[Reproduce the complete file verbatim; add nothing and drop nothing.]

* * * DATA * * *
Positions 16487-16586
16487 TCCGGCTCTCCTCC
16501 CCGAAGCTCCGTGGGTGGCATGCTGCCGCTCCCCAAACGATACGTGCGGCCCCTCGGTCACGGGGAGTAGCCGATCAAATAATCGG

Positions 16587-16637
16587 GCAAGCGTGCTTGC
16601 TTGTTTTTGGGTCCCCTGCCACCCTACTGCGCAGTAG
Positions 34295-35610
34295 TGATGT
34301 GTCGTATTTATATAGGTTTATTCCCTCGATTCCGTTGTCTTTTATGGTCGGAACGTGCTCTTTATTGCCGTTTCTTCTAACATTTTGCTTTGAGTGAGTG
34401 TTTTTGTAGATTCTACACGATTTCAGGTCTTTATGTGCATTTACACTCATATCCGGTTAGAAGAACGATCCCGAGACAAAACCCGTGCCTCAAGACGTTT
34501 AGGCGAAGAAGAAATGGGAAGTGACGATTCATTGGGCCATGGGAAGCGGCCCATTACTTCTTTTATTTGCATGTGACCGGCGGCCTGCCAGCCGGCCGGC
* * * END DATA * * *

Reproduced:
Positions 16487-16586
16487 TCCGGCTCTCCTCC
16501 CCGAAGCTCCGTGGGTGGCATGCTGCCGCTCCCCAAACGATACGTGCGGCCCCTCGGTCACGGGGAGTAGCCGATCAAATAATCGG

Positions 16587-16637
16587 GCAAGCGTGCTTGC
16601 TTGTTTTTGGGTCCCCTGCCACCCTACTGCGCAGTAG
Positions 34295-35610
34295 TGATGT
34301 GTCGTATTTATATAGGTTTATTCCCTCGATTCCGTTGTCTTTTATGGTCGGAACGTGCTCTTTATTGCCGTTTCTTCTAACATTTTGCTTTGAGTGAGTG
34401 TTTTTGTAGATTCTACACGATTTCAGGTCTTTATGTGCATTTACACTCATATCCGGTTAGAAGAACGATCCCGAGACAAAACCCGTGCCTCAAGACGTTT
34501 AGGCGAAGAAGAAATGGGAAGTGACGATTCATTGGGCCATGGGAAGCGGCCCATTACTTCTTTTATTTGCATGTGACCGGCGGCCTGCCAGCCGGCCGGC